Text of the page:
DNA – What Am I Made Of?

About a month ago, I ordered a saliva test kit from 23andMe. My primary purpose was to learn more about my ancestry. I know that all of my known ancestors going back 4 or 5 generations are of Greek descent, but I also know it’s impossible that I’m 100% Greek. Nobody in the world is 100% anything. I was also very curious to find out why I’m always mistaken for being Lebanese, Turkish, or Italian.

Well, this weekend I finally received my results. I was shocked, to say the least. This is a speculative estimate (50% confidence) of who my ancestors were about 500 years ago:

60.8% Italian
15.6% Middle Eastern
13.4% Balkan
8.6% Nonspecific Southern European
0.9% Unassigned
0.5% Nonspecific European
0.2% Ashkenazi Jewish
0.1% Sub-Saharan African

My DNA analysis from 23andMe

My DNA analysis

15.6% Middle Eastern compared to 13.4% Balkan (where they group Greek) is quite a shock. The biggest shock is that 60.8% of my DNA is probably Italian! The small shocks are 0.2% Ashkenazi Jewish and 0.1% Sub-Saharan African.

8.6% is nonspecific Southern European, which means this portion of my DNA falls into so many ethnic groups, they can’t really identify a specific group at this time. This could be Greek, Italian, Spanish, Bulgarian – who knows?

When I think about the Italian, it starts to make sense because Chios, the Greek island where my mother’s family is from, was under Genoese rule for over 300 years, spent a short time under Venetian rule, and was also part of the Roman Empire. The Middle Eastern also makes sense because of my Greek roots from Anatolia.

Again, this is a speculative estimate. As more people submit DNA samples and the technology improves, these numbers will change and be grouped more specifically, so it is not 100% accurate right now, nor will it ever be. They also gave a standard estimate (70% confidence) and a very conservative estimate (90% confidence) that greatly lowers each percentage and has much more unassigned DNA.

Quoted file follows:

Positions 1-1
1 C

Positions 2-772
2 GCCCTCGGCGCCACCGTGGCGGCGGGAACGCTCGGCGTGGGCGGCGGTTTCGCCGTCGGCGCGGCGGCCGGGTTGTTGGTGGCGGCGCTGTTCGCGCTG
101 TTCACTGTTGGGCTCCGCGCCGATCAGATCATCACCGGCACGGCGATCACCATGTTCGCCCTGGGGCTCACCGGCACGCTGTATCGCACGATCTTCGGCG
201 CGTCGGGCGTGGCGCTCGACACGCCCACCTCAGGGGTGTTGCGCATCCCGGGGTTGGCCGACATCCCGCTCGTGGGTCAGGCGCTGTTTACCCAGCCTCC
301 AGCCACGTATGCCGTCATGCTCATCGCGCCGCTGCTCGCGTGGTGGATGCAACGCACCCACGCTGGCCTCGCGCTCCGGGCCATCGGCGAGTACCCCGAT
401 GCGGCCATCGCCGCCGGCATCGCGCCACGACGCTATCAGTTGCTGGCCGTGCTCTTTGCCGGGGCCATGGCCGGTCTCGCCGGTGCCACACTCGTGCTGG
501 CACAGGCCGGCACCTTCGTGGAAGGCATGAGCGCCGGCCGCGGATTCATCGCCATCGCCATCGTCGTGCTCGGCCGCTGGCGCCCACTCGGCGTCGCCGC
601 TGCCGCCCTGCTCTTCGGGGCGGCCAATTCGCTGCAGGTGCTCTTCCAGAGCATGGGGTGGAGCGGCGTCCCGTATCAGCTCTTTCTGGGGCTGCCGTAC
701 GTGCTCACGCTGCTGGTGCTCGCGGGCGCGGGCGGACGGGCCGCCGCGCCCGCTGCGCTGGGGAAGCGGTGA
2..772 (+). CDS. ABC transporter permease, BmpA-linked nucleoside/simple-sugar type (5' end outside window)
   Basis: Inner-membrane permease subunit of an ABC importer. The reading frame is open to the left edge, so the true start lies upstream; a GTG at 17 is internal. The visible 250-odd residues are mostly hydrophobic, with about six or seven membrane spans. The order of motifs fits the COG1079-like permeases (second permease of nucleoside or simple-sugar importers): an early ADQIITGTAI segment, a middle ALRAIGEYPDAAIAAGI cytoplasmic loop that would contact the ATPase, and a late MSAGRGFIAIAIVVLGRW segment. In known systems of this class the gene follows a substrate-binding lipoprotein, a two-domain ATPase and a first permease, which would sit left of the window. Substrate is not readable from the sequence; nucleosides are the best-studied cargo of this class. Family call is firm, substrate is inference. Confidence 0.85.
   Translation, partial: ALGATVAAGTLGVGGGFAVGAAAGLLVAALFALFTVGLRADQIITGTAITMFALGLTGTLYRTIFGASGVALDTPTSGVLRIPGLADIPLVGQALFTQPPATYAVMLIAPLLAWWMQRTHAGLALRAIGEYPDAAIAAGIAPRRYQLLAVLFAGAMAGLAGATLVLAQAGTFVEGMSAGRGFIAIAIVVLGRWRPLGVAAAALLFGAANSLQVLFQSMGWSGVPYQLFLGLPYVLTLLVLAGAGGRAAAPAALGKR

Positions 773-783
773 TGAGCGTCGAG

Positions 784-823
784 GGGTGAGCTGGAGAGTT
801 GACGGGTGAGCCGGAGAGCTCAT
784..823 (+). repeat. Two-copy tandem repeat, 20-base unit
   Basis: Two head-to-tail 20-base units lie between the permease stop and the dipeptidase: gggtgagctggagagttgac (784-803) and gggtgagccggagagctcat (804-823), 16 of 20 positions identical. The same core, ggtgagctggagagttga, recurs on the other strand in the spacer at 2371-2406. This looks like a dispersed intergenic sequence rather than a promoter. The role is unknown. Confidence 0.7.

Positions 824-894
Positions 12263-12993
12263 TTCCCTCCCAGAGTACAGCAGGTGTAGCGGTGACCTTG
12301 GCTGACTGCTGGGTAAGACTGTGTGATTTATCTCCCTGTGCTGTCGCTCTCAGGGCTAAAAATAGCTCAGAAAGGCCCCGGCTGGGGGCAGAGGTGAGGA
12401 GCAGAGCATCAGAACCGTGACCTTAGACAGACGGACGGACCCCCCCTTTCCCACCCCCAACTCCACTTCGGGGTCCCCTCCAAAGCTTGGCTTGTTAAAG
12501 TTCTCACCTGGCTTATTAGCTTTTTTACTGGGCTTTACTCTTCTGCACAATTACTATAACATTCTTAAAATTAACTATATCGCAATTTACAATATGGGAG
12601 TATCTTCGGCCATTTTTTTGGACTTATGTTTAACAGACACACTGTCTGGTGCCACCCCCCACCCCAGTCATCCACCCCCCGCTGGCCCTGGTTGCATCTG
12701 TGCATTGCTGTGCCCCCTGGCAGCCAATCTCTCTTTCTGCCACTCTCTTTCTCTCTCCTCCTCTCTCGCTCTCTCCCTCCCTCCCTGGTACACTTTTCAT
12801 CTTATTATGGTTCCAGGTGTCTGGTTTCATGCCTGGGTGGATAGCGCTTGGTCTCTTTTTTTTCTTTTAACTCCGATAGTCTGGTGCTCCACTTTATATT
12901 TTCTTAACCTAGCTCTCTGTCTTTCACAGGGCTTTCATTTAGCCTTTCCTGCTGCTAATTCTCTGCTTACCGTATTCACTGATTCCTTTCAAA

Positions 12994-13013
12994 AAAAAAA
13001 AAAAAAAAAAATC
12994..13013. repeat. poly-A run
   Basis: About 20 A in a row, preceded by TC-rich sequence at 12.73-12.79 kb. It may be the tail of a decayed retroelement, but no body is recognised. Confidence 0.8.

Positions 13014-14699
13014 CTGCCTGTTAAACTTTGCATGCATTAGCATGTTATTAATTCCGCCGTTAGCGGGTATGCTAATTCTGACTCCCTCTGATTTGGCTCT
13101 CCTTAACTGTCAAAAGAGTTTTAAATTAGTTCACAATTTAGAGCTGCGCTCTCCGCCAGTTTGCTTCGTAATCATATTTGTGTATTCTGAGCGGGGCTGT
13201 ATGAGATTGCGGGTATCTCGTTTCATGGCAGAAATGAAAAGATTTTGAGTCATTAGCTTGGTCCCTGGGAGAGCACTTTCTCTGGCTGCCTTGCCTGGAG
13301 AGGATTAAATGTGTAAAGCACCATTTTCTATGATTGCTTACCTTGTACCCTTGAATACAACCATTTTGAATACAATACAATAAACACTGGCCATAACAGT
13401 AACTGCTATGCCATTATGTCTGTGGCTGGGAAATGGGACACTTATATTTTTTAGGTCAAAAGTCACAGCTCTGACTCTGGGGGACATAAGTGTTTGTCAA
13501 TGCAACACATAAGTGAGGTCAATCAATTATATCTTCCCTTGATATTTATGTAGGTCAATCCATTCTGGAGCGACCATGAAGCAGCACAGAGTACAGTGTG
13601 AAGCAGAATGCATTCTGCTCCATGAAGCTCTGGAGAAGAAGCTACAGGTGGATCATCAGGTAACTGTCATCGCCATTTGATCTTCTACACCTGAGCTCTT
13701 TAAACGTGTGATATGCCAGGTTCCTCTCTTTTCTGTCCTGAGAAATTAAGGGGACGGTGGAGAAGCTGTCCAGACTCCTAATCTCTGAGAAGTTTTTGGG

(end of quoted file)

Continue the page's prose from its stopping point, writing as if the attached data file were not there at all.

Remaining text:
If we explore those two estimates, you can see how drastic the differences are:

Standard
44.7% Italian
29.9% Nonspecific Southern European
8.7% Unassigned
8.1% Middle Eastern
5.0% Nonspecific European
3.1% Balkan
0.4% Nonspecific Middle Eastern and North African
0.1% Ashkenazi Jewish
0.1% Sub-Saharan African

Conservative
30.6% Nonspecific Southern European
26.5% Unassigned
20.3% Nonspecific European
17.3% Italian
5.3% Middle Eastern
~0.1% Nonspecific Middle Eastern and North African

 

If we look only at simple regional compositions, there is also another dramatic change between estimates:

Speculative
83.4% European (82.8% Southern European)
15.6% Middle Eastern and North African
0.1% Sub-Saharan African
0.9% Unassigned

Standard
82.7% European (77.6% Southern European)
8.5% Middle Eastern and North African
0.1% Sub-Saharan African
8.7% Unassigned

Conservative
68.1% European (47.8% Southern European)
5.4% Middle Eastern and North African
26.5% Unassigned

 

It looks as if the scientists are pretty confident that the unassigned portion from the conservative estimate shows up as European (specifically Southern European) in the standard estimate. It also looks like a good percentage of the unassigned portion in the standard estimate is Middle Eastern when you look at the speculative estimate. If I can get my parents to take the test, it will alter the results a bit and make them more accurate.

An important discovery from this test is the haplogroup I inherited from each of my parents. My paternal ancestry comes from haplogroup E1b1b1c1a. This line originated in the Near East nearly 15,000 years ago, and spread into North Africa and Europe. This line is common in Ethiopians, Jordanians, and Ashkenazi and Sephardic Jews.

My maternal ancestry comes from haplogroup H9a. It originated in the Near East around 40,000 years ago and spread into Europe, North Africa and Central Asia. It is very common among Basques and Scandinavians. Some famous people who share this line, thus making me extremely distant relatives through a common ancestor, are St. Luke, Marie Antoinette, Napoleon Bonaparte, Prince Philip, and Susan Sarandon.

Another interesting find is that this test detected 2.6% Neanderthal DNA. This is actually lower than the average European, who usually tests at 2.7%. If it was higher, it would’ve explained a lot!

Neanderthal DNA from 23andMe

Neanderthal DNA

The information received is great but it’s only a start. I’ll be running computer-generates analyses on GEDmatch.com and sending off my raw data to Dr. Doug McDonald for more specific clues about my ancestry.

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